My overall treatment approach is to increase the number of intelligible words and increase overall communication. I begin with parent/family education of the specific therapy approaches to CAS. I encourage frequent home practice and emphasize the importance of frequent imitation/repetition of words. I begin therapy with a list of current words, current syllable shapes, and list of motivating/core words. I will start by building current syllable shapes and increasing the variety of the patients phonetic repertoire in a variety of syllable shapes. I usually start with early developing sounds or sounds that the patient is stimulable for. I will progress from CV and VC words to CVCV (repeating) to CVCV (alternating). I start with early developing sounds and sounds the child is stimulable for. I will work on simple vowels and move to vowel dipthongs and complex consonants (w and y). I start with a list of motivating/core words and I will make pictures (and simplify the words if necessary) for home practice. I use principles from David Hammer and core words, principles from Nancy Kaufman's Speech to Language Protocol and cueing from PROMPT. Depending on the patient, I individualize therapy according to progress with each method. I consider the patient's cognitive level, parental support, and co-existing impairments. I always provide homework with words that the child has been stimulable for in therapy or at least provide 2-3 "power words" for home practice. I incorporate carrier phrases frequently in to therapy. I focus on frequency of word practice and incorporate drill in to therapy sessions. Sounds are given names (e.g., "lip sounds, popping sounds, tongue tappers, etc) that are appropriate for the child and age/cognitive level and names are used in therapy sessions and provided for home use.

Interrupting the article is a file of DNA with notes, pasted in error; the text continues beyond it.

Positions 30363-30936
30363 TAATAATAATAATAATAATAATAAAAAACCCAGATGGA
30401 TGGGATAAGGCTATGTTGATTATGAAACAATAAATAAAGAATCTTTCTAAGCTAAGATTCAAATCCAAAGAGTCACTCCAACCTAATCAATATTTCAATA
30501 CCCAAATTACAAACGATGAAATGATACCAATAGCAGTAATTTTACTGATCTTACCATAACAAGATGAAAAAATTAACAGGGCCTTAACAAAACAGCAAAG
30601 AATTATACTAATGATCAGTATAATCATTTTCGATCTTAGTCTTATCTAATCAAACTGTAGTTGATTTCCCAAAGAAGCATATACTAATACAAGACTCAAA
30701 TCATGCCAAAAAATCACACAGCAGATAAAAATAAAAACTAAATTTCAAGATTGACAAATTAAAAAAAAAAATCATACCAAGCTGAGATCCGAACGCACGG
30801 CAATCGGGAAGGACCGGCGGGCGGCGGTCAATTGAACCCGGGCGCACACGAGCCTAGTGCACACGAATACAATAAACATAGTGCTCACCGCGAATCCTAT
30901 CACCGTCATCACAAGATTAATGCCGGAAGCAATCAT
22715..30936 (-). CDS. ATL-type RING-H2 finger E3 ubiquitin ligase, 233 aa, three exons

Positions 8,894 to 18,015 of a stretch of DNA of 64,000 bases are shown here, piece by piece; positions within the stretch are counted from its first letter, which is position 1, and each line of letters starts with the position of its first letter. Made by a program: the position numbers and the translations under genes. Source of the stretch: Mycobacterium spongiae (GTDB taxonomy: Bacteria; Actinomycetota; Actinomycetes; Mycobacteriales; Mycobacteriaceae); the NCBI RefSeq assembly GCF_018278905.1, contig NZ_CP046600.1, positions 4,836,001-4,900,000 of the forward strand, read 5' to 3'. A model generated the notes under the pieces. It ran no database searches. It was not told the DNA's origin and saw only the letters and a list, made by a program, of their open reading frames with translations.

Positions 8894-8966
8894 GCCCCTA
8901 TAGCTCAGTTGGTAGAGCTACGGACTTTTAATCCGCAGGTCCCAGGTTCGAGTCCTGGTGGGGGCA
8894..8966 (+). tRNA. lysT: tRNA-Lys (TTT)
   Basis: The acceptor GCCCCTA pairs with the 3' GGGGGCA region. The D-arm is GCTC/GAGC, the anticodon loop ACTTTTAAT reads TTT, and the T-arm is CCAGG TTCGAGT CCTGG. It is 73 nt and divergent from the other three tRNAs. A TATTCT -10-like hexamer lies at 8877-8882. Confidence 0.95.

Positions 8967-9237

I have supported local Childhood Apraxia of Speech groups by attending various fundraising campaigns. I am a member of local Apraxia Facebook groups. I am a member of the Apraxia Kids list serve and have individually reached out to a few parents with questions. I would love to attend the Apraxia Kids training in July!
Parents are directly involved in all therapy sessions. Parents incorporate their child in therapy and are actively involved in the session. Parents are provided with information about CAS and given handouts/resources. I encourage parents to use the Apraxia Kids website. Parents are provided with homework every session. Parents are also encouraged to track progress and bring in ideas for core words for practice. Parents are given progress notes every 90 days and progress is discussed each week. Parents are actively involved in "naming" the sounds (e.g., "lip sounds, tongue sounds, etc) and encouraged to use these words at home.
I believe in using AAC to support children with CAS. I have secured dedicated communication devices for several patients who have had CAS. I have also used high tech applications with several other patients whom I believed would progress quickly in speech therapy (families already had iPads). My main goal in therapy is increasing overall communication and AAC is a great tool to use when enhancing language. In therapy, I will model the word (verbally), provide a tactile cue (on patient), then model on the communication device. This gives the child the opportunity to attempt to verbally imitate or use the communication device to express himself/herself. This has now given the child the power of communication and they are now motivated to try it again the next time. I have also used some sign language with very young children. I am thrilled to say that the majority of my patients whom have used SGD's are now fully verbal and no longer need their AAC system.